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Flight to the cloud


Today, with the help of digitalization and modern technologies, the world is going through a kind of transformation that humankind has never seen before. We are already talking about creating colonies on Mars and other parts of the solar system.

AI and ML: The new electricity

Here on Earth, we’re building a whole new form of life by using genetic engineering. Robots are getting smarter and smarter and holding press conferences. The field of artificial intelligence (AI) and neuroscience is exploding and introducing new wonders every day. Machine learning (ML), deep learning, and robotics are changing how we humans think of our intelligence, emotional attachments, and our relationship with machines. The growth of technological advancement seems unstoppable and unbreakable.

The field of predictive analysis and data science is taking over superstitions and predicting the future with surprising accuracy. Even our movies, web series, and TV sitcoms are commenting on these topics.

You might say AI is the new electricity, but consider the implications. As the creation of electricity depended on coal and oil at the beginning of the 20th century, current AI and ML developments depend on data. The cloud plays a significant role in the future of AI and ML because so much data lives in the cloud.

The dawn of the computer age

It all started with the invention of the computer, and since then, the IT infrastructure has increased drastically. We’ve moved from big, room-sized computers to handy laptops and upgraded data storage from giant 45 MB storage boxes to small flash drives. However, the amount of data and the computing resources required to process it has resulted in large data centers and IT infrastructure.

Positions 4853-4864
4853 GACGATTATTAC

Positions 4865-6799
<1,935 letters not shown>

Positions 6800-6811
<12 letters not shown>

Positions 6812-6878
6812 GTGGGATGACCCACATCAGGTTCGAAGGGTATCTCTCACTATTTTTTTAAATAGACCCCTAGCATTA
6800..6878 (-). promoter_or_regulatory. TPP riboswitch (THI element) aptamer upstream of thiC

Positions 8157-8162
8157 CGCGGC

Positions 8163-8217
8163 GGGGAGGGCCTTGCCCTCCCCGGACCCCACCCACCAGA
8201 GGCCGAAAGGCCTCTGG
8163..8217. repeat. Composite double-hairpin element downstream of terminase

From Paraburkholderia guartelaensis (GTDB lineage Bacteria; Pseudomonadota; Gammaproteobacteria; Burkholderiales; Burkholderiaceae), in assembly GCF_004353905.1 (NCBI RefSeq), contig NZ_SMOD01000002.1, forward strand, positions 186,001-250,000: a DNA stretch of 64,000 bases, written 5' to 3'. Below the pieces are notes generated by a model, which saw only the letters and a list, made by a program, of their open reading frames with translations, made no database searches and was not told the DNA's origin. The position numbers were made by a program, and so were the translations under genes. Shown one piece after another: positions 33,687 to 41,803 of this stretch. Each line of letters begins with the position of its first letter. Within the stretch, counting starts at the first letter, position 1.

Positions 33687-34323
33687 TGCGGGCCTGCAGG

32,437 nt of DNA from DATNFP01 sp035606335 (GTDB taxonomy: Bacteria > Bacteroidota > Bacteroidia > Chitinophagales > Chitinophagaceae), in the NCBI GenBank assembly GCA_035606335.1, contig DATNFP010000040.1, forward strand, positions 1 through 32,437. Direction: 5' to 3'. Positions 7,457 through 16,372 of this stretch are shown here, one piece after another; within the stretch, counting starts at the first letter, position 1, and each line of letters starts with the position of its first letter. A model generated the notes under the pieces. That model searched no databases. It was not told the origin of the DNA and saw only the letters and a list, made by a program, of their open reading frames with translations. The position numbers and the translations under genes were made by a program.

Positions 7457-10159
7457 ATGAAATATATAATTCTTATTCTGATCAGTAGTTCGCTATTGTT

This post starts by describing the traditional data center components and then expands to the advantages of the cloud.

The history of traditional storage

Let’s start with the traditional approach to handling and storing data. In the past, corporations spent millions on real estate assets and billions on the IT infrastructure inside them. Traditional storage includes the following components:

  • The Selectron tube: Originally developed in 1946 with a capacity of 256 to 4096 bits (32 to 512 bytes), the 4096-bit Selectron was ten inches long and three inches wide.

  • Punch cards: Until the mid-1970s, computers used punch cards. Fun fact: the use of punch cards predates computers. The textile industry used them to control mechanized textile looms as early as 1725.

  • Magnetic drum memory: Invented in 1932 and popular in mid-20th century computers, magnetic drum memory came with over 10 KB capacity.

  • Floppy disks: IBM introduced flexible disks in the late 20th century, and their capacity grew over the years from 80 KB to 2.5 MB.

  • Magnetic tape: Introduced in 1951, magnetic tapes were heavy, made of metal, and 1200 feet long.

  • Hard disk drive (HDD): The brownie points for the first hard disk drive goes to IBM. In 1956, IBM launched the first supercomputer with a hard disk drive. It was the size of a refrigerator and weighed about 1000KGs. Hard drives have evolved, and we now have 6 to 8 TB HDDs with a compact design (3.5 inches long and weighing 500 grams).